Whereas installation of an indoor antenna is a trivial task, an outdoor TV antenna can be a bit trickier to install. Before you begin climbing to great heights in order to install your TV antenna, start by creating a plan of execution. Determine the proper spot, angle, and direction of the antenna. Consider these quick tips before you begin.
Generally, outdoor TV antennas can either be installed in an attic or on a roof. Although attic installation does not have you teetering on a roof top, the reception is not of the same quality as the same antenna installed on a roof. Attic installed antenna may be disturbed by electrical home appliances, nearby cables and roofing material. Metal roofing exacerbates the problem, as it can kill the signal completely. Radio waves can not penetrate a metal shield and will not be received by an antenna installed in the attic. In any case, we strongly recommend roof top mounting.
Before you start climbing the ladder, take safety measures regarding installation/maintenance. You should ensure the weather is appropriate for being on the roof and that the roof or the ladder is not wet. Due to electric shock hazard, do NOT install antenna near electric power lines.
If you have omni-directional antenna skip this section.
Directional outdoor TV antennas must be aimed in the correct direction. The first step is to figure out what direction your antenna points to. The direction is obvious with Yagi, the most popular outdoor TV antenna. Yagi antenna receives radio waves coming towards its directing elements. The figure below shows the direction and the polar pattern of Winegard PR-9032 Yagi antenna. The same principle applies to all Yagi antennas: antenna directors should be pointed towards the towers. The next step is to find the direction to the towers from your location so that you can place your antenna accordingly. Check AntennaWeb to find broadcasts in your area and compass orientation to the transmitting towers.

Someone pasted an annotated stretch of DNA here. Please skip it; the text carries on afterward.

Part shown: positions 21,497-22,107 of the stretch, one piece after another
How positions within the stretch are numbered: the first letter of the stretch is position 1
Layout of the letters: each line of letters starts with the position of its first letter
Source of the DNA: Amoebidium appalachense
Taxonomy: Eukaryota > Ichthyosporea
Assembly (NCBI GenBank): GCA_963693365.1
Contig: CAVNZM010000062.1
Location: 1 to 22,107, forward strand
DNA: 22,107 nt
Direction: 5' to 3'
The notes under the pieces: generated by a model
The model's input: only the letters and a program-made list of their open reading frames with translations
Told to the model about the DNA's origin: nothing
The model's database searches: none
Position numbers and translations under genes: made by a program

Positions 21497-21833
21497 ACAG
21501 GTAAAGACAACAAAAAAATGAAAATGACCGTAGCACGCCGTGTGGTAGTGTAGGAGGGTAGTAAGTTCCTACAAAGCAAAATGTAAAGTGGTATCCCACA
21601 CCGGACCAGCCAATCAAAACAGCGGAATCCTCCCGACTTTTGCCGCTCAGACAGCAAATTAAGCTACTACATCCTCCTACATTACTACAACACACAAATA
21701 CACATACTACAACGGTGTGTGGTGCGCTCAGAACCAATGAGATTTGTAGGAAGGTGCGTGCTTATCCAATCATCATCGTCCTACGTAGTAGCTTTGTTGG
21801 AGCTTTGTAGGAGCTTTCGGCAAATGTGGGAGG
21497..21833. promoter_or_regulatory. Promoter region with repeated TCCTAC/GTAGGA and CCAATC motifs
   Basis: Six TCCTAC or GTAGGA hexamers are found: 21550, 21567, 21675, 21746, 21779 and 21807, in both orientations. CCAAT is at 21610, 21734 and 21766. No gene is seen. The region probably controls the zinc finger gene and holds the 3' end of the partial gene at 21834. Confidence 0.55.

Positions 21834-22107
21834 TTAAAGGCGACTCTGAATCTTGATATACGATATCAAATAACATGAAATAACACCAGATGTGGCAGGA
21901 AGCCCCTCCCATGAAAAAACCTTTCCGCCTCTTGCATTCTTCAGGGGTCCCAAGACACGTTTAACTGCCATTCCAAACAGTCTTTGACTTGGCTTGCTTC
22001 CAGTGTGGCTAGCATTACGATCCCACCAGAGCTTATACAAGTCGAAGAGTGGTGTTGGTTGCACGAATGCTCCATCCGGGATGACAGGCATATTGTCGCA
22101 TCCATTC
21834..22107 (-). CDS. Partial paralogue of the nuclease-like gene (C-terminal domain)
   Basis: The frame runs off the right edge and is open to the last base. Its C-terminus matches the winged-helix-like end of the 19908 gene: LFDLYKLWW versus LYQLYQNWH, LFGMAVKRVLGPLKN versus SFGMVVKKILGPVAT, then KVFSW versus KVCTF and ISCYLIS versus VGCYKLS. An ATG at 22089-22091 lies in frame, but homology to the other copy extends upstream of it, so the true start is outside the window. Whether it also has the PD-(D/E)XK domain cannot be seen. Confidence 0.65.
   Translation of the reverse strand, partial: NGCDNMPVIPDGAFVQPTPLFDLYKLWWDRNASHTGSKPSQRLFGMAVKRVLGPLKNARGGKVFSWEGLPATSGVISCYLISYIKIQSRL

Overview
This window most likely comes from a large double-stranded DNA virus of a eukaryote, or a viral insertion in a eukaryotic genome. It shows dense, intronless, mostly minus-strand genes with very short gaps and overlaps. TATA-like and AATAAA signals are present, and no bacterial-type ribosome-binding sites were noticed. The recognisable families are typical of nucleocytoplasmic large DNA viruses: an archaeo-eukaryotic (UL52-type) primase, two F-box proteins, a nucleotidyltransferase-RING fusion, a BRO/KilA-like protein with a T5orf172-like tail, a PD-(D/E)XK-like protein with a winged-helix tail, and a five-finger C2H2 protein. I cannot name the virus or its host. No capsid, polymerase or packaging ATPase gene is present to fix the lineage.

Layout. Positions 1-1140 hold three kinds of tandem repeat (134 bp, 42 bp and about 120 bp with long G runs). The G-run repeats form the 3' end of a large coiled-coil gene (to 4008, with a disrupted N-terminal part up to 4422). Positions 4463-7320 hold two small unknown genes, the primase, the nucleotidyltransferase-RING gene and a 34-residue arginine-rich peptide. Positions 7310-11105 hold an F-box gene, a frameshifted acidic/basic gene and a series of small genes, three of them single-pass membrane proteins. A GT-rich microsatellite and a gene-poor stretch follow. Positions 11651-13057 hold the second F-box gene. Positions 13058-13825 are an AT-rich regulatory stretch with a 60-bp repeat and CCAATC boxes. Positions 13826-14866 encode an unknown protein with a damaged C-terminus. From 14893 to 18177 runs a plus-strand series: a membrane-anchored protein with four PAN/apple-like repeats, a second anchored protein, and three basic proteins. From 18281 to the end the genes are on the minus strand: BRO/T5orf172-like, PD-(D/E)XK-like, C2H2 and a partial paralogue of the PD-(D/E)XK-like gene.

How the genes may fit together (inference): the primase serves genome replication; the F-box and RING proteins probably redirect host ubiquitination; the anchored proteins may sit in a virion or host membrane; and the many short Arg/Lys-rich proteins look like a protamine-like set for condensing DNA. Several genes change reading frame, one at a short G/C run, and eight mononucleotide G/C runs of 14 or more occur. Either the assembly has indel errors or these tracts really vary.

An ideal spot for an outdoor TV antenna installation is the one where a line of sight between the antenna and the towers is unobstructed. This is rarely possible. But at least make sure that the antenna is not pointed straight into a neighboring house or a tree. Even a tree can block a signal on the UHF band and will cause sensible attenuation on the VHF band.
As a general rule of thumb, the higher the placement of your television antenna, the better. Any obstructions can potentially block the signal, prevent the reception of certain stations, or produce low quality images. By placing the antenna as high as possible on your roof, these problems will be eliminated.
When installing your television antenna, take special care to avoid metal present on other parts of your roof or neighboring roofs. Any metallic object located at less than a wavelength distance becomes a part of your antenna, changing its electrical properties such as resonance frequency, bandwidth and directivity. So what distance from metal objects is acceptable? Depends on the frequency. On the UHF band, separation of three feet would be sufficient, but on the lower VHF band you need 5-8 times more than that.
Antenna cables should be as short as possible. Radio signal energy is dissipated while traveling along a cable, and the longer cables are the more signal energy is lost before reaching a TV set. After your antenna has been mounted, shorten the cables that run from the antenna into your home. Trimming these cables will also prevent outages that may be caused by the wind blowing the cables out of the antenna or anything snagging the excess length.
When in doubt, call a professional. Most stores that sell television antennas also have the capability of sending a professional to do the installation. Most of these installers will guarantee their work, which is helpful if you experience any issues. Furthermore, these individuals will be available to troubleshoot any problems you may be experiencing.